Thursday, October 20, 2011

Homo Purgare

'Angel' Feral Kitten: Alloparenting
Here's Angel our feral kitten that we fostered for a couple of weeks until she could eat solids on her own. My kids brought her home one day from the pet store where she was apparently dropped off. My kids are in fact anaphylactically allergic to cats yet cannot seem to stay away from them (KITTYCR*CK). At ~ 4 weeks old she was the size of a teacup. I've been busy and we just gave her back this week to be adopted hopefully at the store. In the beginning she had to be handfed softened food every 2 hours and had diarrhea. My kids and I gave her fish oil, probiotics (Flora Balance) and vitamin D supplements as well and as a result the diarrhea ended and she apparently grew like the carnivore that she is! When she first arrived, she walked with a wobbly gait and hopped on her hind legs like a d*ng bunny, but now at 8 weeks old she strides fast and long, like a predator ...bites like one too... then disappears into thin air.

Lactation and Weaning

It is interesting how quickly carnivores are weaned from their mothers and adapt to solid and semi-solid foods compared to primates. Kennedy reports that 'Though humans have a longer period of infant dependency than other hominoids, human infants, in natural fertility societies, are weaned far earlier than any of the great apes: chimps and orangutans wean, on average, at about 5 and 7.7 years, respectively, while humans wean, on average, at about 2.5 years.' Why? Because we're predators, not bunnies.

HunterAngel acts like a predator, day and night. She practices hunting, capturing and stalking her prey. Only predators are playful in the animal kingdom. Here is a picture, she leaped 12-18 inches to grab the camera flash! Other targets including our face, our feet and plump fingers! I have dozens of microscropic puncture wounds from her lovely feral baby claws. After her nails were clipped, it wasn't so painful playing with her. Naturally she practices HIIT -- bursts of hyperactivity and playful brutality with our body parts or her toys, then long, extended naps. She's young and sleeps all day. Unfortunately the pet store feeds the S.A.D. version of cat-kibble, but with us she was given something similar to the below Canadian brand and real food (raw yolks, meat, bone broth).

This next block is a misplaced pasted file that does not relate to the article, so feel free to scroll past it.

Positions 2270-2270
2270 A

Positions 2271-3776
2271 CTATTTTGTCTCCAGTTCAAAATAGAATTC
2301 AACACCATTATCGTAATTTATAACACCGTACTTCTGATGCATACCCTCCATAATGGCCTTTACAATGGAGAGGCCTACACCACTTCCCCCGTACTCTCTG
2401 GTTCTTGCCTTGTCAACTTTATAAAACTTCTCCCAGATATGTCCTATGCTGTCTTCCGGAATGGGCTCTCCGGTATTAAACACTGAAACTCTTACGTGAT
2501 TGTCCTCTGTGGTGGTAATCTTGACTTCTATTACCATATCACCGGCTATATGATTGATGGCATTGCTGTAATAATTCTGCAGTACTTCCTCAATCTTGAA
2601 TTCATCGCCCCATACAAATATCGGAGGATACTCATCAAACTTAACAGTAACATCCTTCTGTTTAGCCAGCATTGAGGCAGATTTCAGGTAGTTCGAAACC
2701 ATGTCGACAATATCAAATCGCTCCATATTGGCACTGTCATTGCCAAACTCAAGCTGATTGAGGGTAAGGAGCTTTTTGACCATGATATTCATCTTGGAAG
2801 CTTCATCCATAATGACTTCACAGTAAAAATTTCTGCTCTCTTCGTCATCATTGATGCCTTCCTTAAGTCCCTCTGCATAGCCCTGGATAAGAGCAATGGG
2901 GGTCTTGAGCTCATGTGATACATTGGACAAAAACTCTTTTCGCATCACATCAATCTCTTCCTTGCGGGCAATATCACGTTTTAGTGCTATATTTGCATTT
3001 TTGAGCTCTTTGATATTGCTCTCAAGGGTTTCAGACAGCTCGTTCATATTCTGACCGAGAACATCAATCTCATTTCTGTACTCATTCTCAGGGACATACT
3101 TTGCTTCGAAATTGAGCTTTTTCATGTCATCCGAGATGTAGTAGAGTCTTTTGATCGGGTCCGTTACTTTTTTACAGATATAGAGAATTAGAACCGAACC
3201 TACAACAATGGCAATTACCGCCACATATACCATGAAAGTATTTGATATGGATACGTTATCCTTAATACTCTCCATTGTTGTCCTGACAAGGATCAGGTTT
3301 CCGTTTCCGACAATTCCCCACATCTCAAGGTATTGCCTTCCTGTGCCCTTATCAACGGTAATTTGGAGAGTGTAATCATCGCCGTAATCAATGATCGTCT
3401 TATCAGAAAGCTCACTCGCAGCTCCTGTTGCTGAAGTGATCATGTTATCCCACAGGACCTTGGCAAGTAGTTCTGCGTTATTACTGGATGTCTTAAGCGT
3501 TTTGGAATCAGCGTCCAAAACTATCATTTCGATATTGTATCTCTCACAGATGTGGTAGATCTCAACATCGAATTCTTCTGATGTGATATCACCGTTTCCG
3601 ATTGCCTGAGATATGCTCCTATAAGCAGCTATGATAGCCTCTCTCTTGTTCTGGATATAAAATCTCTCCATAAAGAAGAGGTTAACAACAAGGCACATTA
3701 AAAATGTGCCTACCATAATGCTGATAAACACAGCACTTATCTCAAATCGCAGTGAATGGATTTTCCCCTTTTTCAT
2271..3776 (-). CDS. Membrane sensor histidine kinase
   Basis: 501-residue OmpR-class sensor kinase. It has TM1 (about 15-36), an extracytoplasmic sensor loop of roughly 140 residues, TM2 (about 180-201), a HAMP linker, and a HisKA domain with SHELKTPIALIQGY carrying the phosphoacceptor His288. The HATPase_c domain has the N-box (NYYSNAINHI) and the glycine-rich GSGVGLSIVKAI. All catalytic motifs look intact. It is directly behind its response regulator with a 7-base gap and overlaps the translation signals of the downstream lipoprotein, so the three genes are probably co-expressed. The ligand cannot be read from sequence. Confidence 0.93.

Orijens: 'biologically appropriate' (grain-free) food for cats and dogs sourced from free-range meat or wild-caught seafood (80/20/0 = meat/vegfruit/grain).

Homo Purgare, Scavenger

Somewhere in our hominid timeline, humans have regressed and are de-evolving -- our guts, our brains, our skeletal system, our fertility/gonads... See top. Like captured predators, zoo humans eat pre-digested and refined, mass manufactured 'food'. Where's our playfulness? Our carnivory lifestyles? The RAW?? On forums and digital savannahs??? Recently we moved from the cement suburbia into the cement jungle of the big city of Shanghai... A lot of adjustments but in some ways neat adventures for us.

Purgare is Latin for 'to clean' (according to my handy dandy Latin dict) or to salvage or scavenge. [please correct me!] Are we as a species in the modern, tech age and interstate/intercountry commerce, more homo purgare than sapien sapien ('doubly wise')?

Milton states that 'As human evolution progressed, young children in particular, with their rapidly expanding large brain and high metabolic and nutritional demands relative to adults would have benefited from volumetrically concentrated, high quality foods such as meat [and fat, I say]. Today, many humans, particularly those in high income nations, have a variety of high quality, non-ASF [animal sourced food] dietary alternatives, but such foods were not generally available to paleolithic human ancestors nor to many people today in low income nations.' Yes. GMO soy products, formula, hydrized high-gluten wheat, GMO rice and refined packaged foods are not available in some third world countries but that is rapidly changing. Big Agra and Fast Food Nation have hit. India, China and Africa are besot with mass produced, manufactured foods now and it shows. Feedlot eggs, dairy, poultry and meat are commonplace as well. Fields of GMO rice and crops growing on vast landscapes (on industrial waste typically, like Pearl River). Obesity and T2DM are epidemic, especially in China where the rule is one child per family, leading to 3 sets of over-feeding influences (parents, 2 sets of grandparents).